Increased mass at light-speed -- then you stop and go back to Earth? Problem?

So you hop in the ol’ spaceship, and throw in a couple of special fuel cells which catapults you to let’s say almost the speed of light–then according to special relativity, as you try to reach the speed of light your mass increases as you pour more energy (vainly) into accelleration .

Giving up, you turn around, and slowly deaccelerate back to regular speed, and reenter earth orbit. You land and say hi to your friends (who may have aged rapidly during your travel). But, what about YOU? Does your mass now make you weigh on earth 60000 tons or so?

Or did the mass increase from your ill-fated attempt to exceed the speed of light no longer a problem? Are you now some kind of freak/superhero, that is, beyond Jenny Craig’s help when it comes to the weight department?

Your mass decreases when you slow down, fatty.

Proof that running and Middle School Gym classes are causing obesity!

Also, your mass only increases with respect to the (relatively) stationary Earth. If you weighed yourself on the ships’s scale, you would weight the same no matter if you were moving or stationary.

Where does it go?


It’s converted into the energy you need to decelerate back to zero from light speed.

That makes sense - thanks!


Because of misunderstandings such as this physicists have discarded the entire concept of relativistic mass.

Rest mass, real mass, or just mass is equal to the energy of a system that cannot be transformed away. RM can always be transformed away.

If RM were real mass all kinds of weird things would be true:

A single particle traveling close to c could collapse all stellar objects into black holes.
An object would have different masses in different directions.
Mass would wind up being some kind of a matrix function.
The gravity of a starship approaching c would crush all its occupants.

But your dimension in the direction of travel would shrink, so you would be really skinny. :slight_smile:

Wouldn’t it actually suck all the occupants against the walls?

My phyics is pretty rusty but I’m wondering about this. If you decelerate (which is really just an acceleration in the direction opposite that of velocity), the decrease in mass is unrelated to any energy used to change velocity. After all, you had to expend energy to reach your speed to begin with but your mass increased. Just because the force is now being applied in the opposite direction, it doesn’t cause your mass to decrease. It decreases because your velocity decreases. It is unrelated to energy expenditure.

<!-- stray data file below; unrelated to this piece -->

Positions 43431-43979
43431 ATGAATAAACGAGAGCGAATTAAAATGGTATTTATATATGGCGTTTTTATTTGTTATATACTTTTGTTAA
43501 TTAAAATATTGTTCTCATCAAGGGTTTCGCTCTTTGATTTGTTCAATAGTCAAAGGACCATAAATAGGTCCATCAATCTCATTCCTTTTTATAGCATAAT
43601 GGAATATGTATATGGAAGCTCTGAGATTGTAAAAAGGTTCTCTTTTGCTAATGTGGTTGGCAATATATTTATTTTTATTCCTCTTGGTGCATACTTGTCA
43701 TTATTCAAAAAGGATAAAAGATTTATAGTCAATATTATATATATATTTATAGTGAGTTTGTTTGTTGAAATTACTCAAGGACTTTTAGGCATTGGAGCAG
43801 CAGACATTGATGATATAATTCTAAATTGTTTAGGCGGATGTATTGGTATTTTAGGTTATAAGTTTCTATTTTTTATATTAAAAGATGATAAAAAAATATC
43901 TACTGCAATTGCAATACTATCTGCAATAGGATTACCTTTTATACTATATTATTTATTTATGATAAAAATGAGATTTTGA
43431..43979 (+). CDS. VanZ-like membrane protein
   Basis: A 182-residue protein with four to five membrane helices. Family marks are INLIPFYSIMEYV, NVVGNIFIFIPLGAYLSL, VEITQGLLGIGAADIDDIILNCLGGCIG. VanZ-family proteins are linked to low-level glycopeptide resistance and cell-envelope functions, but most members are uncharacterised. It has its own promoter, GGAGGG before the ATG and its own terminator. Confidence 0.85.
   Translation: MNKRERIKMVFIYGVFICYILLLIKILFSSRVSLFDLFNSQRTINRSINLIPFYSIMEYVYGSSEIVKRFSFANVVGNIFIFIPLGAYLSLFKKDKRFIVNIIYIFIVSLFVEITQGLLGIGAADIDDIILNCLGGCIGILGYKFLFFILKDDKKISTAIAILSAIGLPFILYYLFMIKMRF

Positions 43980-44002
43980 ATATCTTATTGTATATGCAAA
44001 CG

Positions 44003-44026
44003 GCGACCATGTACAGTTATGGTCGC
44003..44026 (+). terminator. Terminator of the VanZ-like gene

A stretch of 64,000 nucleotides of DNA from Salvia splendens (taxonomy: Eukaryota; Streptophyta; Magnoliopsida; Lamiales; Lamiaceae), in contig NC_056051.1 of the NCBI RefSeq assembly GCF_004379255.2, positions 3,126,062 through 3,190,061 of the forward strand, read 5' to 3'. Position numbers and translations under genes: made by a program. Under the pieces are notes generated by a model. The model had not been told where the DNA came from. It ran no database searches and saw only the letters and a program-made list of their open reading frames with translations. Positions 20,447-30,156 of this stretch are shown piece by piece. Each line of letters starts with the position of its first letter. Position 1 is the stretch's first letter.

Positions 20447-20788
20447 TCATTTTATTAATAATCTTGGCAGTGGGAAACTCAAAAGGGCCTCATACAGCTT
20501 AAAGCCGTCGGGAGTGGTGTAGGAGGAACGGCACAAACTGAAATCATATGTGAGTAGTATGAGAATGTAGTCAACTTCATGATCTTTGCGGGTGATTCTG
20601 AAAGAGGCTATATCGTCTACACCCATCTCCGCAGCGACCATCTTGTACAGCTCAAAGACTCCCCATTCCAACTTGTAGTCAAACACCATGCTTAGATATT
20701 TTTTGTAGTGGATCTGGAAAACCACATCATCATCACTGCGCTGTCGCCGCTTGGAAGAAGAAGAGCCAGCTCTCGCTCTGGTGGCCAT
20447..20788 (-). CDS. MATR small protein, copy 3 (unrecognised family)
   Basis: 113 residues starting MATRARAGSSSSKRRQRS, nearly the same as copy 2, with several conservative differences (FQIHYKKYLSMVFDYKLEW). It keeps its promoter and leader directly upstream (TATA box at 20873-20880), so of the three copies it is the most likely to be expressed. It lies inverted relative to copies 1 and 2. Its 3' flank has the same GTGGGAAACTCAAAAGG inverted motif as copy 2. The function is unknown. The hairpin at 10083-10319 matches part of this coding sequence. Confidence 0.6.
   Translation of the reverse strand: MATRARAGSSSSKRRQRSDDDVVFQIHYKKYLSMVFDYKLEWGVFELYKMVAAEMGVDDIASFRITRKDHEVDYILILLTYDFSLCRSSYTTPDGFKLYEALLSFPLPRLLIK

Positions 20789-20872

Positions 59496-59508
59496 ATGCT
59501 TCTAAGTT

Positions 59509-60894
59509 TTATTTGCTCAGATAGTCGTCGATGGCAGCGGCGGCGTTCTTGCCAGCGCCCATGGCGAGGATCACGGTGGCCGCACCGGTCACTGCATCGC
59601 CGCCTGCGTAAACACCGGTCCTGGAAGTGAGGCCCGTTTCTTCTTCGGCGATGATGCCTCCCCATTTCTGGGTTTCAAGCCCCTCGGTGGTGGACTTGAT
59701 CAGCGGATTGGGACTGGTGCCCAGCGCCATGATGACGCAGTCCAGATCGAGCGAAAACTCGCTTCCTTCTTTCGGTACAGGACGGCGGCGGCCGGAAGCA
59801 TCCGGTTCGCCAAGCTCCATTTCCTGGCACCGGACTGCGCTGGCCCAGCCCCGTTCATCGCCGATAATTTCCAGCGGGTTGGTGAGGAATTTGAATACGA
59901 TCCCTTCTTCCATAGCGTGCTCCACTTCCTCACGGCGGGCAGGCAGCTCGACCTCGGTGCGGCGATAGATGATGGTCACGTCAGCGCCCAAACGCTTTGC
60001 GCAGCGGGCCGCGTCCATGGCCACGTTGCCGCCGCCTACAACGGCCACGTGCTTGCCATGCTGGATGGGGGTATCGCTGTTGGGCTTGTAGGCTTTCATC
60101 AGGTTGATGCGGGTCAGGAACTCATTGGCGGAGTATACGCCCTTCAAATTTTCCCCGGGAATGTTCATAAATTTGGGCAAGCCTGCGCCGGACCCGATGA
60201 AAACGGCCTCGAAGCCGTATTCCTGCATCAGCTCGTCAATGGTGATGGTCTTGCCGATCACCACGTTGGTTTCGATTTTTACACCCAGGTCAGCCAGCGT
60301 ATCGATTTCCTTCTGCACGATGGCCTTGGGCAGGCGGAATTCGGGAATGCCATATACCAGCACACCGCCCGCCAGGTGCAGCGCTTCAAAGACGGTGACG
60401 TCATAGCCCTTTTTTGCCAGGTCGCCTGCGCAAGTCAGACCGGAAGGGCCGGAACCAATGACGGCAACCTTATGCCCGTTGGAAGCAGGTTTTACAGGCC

Or am I misunderstanding something?

It depends. Transverse RM is significantly less than longitudinal RM mass.

Ring, the abbreviation “RM” for “relativistic mass” might be a bit confusing, given that you’re contrasting it against “rest mass”, or “real mass”.

Not only that but I just realized I wrote relativistic mass mass. (RM mass) Is there an accepted abbreviation?

Also, how about giving your take on the subject. Other than physicists who understand what they’re saying, do any (many) scientists still use the term?

I had nothing to add to your post beyond pointing out the confusing abbreviation. There’s no standard abbreviation for relativistic mass, because nobody talks about it any more.

Very short, very sweet, and very to the point.:slight_smile:

Actually…where does the increase in mass come from?

Also, why do people always use the impossible example of firing a gun on a spaceship moving at the speed of light instead of the infinitely more practical example of turning on your headlights in a moving automobile?